News from Kabul Luftbrücke

Here you will find the latest news about the work of Kabul Luftbrücke and our efforts to create a federal reception programme. For security reasons, we cannot report on the evacuation measures until they have been completed.

  • In today's press release from the BMI and AA, the ministries announced the start of the humanitarian admission program for Afghanistan, which vulnerable individuals and their families have been waiting for for over a year. Access to the program will be limited by only being able to apply through selected NGOs, which will be overloaded with the task. Once again, it is civil society that is expected to bear the government's protracted assumption of responsibility. Kabul Luftbrücke criticizes severely limited access to the program.

  • Our first evacuation mission started a year ago. With the help of a chartered Airbus A320, we wanted to fly 170 threatened Afghans out on the night of 28-29 August 2021. Our plane took off with only 18 people. Our first evacuation had failed in large parts. But we kept going. Our first flight was not to be our last. On 13 November, our second charter flight took off and 148 people who had been persecuted by the Taliban were evacuated. Even though our name stands for evacuations by air, we evacuated most people by land, often by bus to Pakistan. And we are not stopping. Since our first flight in August 2021, we have helped 2713 people leave Afghanistan safely and legally.

  • Mohammad G was a prosecutor in Afghanistan, tackling gangsters and warlords. He had worked his way up as a member of the ostracised Hazara ethnic group, like all his siblings. An associate of the hated judiciary and a Hazara - this made him a doubly worthwhile target for the Taliban. When armed men slashed his mother's face after the Taliban victory, it was clear that the family would not only have to go underground. It was clear that they all had to leave the country and find a new, safe home. Without the Taliban. You can read about how the Kabul Airlift helped them at the Bosch Foundation.

  • „Auch ein Jahr nach der Machtübernahme der Taliban hat die Bundesregierung keine Anlaufstelle für gefährdete Personen aufgebaut. Eine solche Stelle ist noch nicht einmal geplant. Zudem wurde versäumt, entsprechende Personalkapazitäten zu schaffen, um ein Bundesaufnahmeprogramm sinnvoll umzusetzen,” sagt Tareq Alaows von Kabul Luftbrücke.

  • On August 12th we want to invite you to spend the afternoon and evening with us at about blank! We would like to use this time together to network, get to know you and say thank you to our growing community of allies, supporters and evacuees.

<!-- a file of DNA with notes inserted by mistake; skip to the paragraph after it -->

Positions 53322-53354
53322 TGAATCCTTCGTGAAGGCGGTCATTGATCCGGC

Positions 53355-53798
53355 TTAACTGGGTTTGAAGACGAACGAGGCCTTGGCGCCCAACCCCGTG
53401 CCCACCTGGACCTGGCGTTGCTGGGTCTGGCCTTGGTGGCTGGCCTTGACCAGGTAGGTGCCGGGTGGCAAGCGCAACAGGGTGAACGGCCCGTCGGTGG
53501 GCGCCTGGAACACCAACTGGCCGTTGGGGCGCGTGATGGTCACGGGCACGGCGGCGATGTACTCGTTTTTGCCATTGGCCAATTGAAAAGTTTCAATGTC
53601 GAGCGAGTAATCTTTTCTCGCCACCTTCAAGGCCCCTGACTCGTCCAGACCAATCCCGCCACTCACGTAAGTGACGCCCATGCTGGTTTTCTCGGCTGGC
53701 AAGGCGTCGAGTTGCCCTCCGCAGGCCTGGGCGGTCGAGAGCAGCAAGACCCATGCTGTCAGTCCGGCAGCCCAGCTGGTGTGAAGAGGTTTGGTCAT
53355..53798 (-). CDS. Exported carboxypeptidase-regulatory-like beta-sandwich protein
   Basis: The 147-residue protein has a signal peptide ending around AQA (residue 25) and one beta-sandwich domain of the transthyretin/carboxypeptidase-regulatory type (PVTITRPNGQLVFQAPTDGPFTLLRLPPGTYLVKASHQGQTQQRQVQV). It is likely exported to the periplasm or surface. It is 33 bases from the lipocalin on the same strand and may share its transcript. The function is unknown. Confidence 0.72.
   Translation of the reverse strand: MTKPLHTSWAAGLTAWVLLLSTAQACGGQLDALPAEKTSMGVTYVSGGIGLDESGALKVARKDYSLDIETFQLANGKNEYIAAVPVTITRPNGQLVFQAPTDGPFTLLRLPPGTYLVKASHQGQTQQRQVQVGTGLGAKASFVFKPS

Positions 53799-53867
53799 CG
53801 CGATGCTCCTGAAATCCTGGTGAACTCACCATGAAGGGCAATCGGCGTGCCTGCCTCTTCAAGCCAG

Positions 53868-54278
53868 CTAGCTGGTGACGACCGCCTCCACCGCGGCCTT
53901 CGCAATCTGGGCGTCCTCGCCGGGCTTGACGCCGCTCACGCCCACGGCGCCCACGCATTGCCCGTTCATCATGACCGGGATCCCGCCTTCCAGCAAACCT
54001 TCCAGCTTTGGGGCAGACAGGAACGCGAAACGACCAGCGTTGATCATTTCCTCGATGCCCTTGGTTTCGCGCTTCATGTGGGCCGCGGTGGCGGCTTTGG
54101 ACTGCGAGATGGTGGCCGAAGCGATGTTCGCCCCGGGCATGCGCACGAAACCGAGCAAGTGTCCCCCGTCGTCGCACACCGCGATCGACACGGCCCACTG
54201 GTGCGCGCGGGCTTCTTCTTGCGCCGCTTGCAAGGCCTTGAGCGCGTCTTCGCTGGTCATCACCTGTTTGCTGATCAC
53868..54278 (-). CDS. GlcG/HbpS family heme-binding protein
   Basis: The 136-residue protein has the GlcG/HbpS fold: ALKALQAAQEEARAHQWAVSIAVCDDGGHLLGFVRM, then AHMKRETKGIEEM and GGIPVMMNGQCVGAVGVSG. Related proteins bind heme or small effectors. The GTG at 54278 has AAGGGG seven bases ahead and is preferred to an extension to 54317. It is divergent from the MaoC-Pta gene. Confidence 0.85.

• "MISSION Kabul Luftbrücke" documents how former local forces manage to leave the country, how children hope to be reunited who were separated from their parents while fleeing, and how young women decide to no longer bow to the Taliban's rules. 

    MISSION Kabul Luftbrücke in the Media Library

  • "For many people, losing their home is unthinkable. However, it is a reality for many people. To make the reality of these people's lives more tangible, Alex Bühler spoke to the Taiman family for us."

  • "We must not forget the people who have stood up for a liberal Afghanistan every day. All those who do not conform to the Taliban's world view must fear for their lives. They must be saved, regardless of whether they have a direct connection to Germany or not!"

  • 2-year-old Afat was our 1000th evacuee on 6 December 2021. She, her family and other Afghans were able to leave Kabul by land. We are very happy for the evacuees and continue to work without interruption to enable as many people in need of protection as possible to leave.

  • This morning we evacuated 148 people from Afghanistan on a donor-funded charter flight, including two of the Afghan air traffic controllers who had previously worked for the Bundeswehr.

Who are the people we are evacuating from Afghanistan?

The people come from different sectors of society: judges, intellectuals, climate activists, athletes, LGBTIQ people, women’s rights activists and many more. Countless others are still on our lists and are still stuck in Afghanistan.

Learn the stories of these people